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High Cakes

My Guide for Garnishing Your Own Birthday Cake

Only when someone asked you especially do you need to bake your own cake, unless you want to. No one needs to know that the base was shop bought. See it as an exercise in creativity, not in raw baking skill. Let’s face it, by the time you finally decide to invite a group of friends over to celebrate your birthday, it’s all a bit last-minute from there. My suggestion is to keep it simple. Steer clear of square meals and stick to snacks – things you can “put together” rather than cook from scratch. And because no birthday party is complete without a cake, opt for something chocolatey. It’s classic, delicious, and goes with so many different things. All you need to do is keep in mind these three rules of thumb.


Sometimes, we have a certain vision in mind when considering our ideal birthday cake, which very rarely involves something low and flat. It’s ok, you’re allowed to want a showpiece. This is about you. My suggestion is to go with something plain, like the Forage and Feast Ebony and Ivory Cake, a layered delight that starts with a moist chocolate sponge, followed by a tier of white chocolate mousse under a dark chocolate mousse layer, topped with a biscuit crunch.


By hollowing out the centre, you can fill it with a surprise element (Happy Birthday, Mr President) – chocolate ice cream in this case – while using the hollowed-out centre to add height to your creation.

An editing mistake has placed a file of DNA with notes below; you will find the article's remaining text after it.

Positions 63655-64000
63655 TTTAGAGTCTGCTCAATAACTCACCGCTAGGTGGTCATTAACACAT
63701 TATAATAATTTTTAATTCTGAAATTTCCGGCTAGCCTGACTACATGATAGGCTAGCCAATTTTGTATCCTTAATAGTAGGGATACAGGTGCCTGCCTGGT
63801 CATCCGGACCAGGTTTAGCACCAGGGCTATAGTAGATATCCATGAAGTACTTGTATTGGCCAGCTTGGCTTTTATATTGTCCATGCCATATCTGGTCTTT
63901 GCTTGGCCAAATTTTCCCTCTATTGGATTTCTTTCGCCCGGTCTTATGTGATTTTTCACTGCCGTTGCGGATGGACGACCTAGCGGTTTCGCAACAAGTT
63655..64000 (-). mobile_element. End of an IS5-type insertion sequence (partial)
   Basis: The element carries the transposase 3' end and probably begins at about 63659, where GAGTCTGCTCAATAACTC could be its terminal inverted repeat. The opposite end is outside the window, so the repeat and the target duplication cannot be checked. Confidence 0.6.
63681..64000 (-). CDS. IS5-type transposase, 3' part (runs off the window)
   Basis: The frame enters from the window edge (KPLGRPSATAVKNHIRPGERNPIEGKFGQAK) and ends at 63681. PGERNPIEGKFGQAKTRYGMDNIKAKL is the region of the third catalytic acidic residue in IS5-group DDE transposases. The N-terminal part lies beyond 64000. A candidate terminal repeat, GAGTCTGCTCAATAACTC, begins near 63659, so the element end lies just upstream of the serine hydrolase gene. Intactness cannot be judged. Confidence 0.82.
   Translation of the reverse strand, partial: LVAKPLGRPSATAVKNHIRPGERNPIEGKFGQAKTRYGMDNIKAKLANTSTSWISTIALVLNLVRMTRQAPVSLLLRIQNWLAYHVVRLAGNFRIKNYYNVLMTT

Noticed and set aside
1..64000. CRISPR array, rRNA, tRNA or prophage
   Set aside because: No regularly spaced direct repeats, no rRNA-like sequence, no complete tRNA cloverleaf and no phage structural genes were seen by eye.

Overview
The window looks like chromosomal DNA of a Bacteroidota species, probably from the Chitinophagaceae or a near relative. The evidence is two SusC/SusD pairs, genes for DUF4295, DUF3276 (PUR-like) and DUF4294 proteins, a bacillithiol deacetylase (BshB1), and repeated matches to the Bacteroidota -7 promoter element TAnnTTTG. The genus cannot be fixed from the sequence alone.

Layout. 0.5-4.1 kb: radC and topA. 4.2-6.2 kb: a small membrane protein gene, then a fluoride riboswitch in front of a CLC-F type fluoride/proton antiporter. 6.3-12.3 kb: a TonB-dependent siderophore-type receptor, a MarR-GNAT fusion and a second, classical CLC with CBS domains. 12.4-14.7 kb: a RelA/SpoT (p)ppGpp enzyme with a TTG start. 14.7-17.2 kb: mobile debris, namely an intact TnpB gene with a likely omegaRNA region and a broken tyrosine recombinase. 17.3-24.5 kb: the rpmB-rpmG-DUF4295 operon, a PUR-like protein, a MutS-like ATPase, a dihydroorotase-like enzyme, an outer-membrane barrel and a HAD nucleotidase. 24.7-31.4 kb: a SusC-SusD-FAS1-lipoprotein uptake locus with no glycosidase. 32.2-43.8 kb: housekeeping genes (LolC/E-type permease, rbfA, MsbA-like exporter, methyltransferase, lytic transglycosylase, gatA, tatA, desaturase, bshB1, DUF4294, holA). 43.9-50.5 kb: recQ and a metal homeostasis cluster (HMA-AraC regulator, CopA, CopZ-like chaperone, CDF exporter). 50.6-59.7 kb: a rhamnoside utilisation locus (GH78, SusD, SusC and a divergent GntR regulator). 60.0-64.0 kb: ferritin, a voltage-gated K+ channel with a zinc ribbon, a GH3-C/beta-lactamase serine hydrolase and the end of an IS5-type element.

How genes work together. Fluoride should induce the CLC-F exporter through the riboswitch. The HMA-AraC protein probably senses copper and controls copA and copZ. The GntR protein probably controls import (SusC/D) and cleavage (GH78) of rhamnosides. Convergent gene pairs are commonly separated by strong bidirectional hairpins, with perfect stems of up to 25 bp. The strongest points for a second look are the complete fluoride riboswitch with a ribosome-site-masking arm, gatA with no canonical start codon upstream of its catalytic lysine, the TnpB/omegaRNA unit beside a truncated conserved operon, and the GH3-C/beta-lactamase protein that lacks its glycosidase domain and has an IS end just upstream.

When adding additional elements to a chocolate cake, you’d be surprised by all the options at your disposal. Chocolate on chocolate is always a good idea (think death by chocolate and triple chocolate). Beyond that, add things that enhance the flavour. Berry and orange flavours are classic choices, whereas salt enhances the chocolate’s sweetness. Unless you’re allergic, nuts are always a good idea and very complementary to chocolate, especially when toasted, when they prevent the chocolate from becoming too overpowering.


For a more surprising, discerning element, consider one of chocolate’s more unusual pairings, like cauliflower (I know, but trust me on this one), beetroot, goat’s cheese, rosemary or tomato.


With all the groundwork done, you can start to have fun! After choosing your flavours, garnishing adds texture to your creation. Most people think of crunch when they hear the word texture, but it’s also about how crunch, crispiness, crumbliness, lumpy chewiness, velvety smoothness and grittiness come together to create that satisfying full mouth feel.


To bring all the elements together on the cake, I used a good quality melted chocolate that hardens as it cools. Then, I topped the cake with strawberries, a firm, crispy texture, juicy blueberries, peanut butter fudge and pretzel clusters in milk chocolate and milk chocolate coated hazelnuts, and lined the cake on one side with alternating panels of dark chocolate with salted caramel and 30% milk chocolate.


When garnishing a cake with excellent quality elements like these, it means you can eat them straight off the cake (although I wouldn’t want to spoil it like that). Whatever you choose, don’t let the garnishes overpower the cake. They should only embellish it, not steal the show. It’s still about the cake, after all.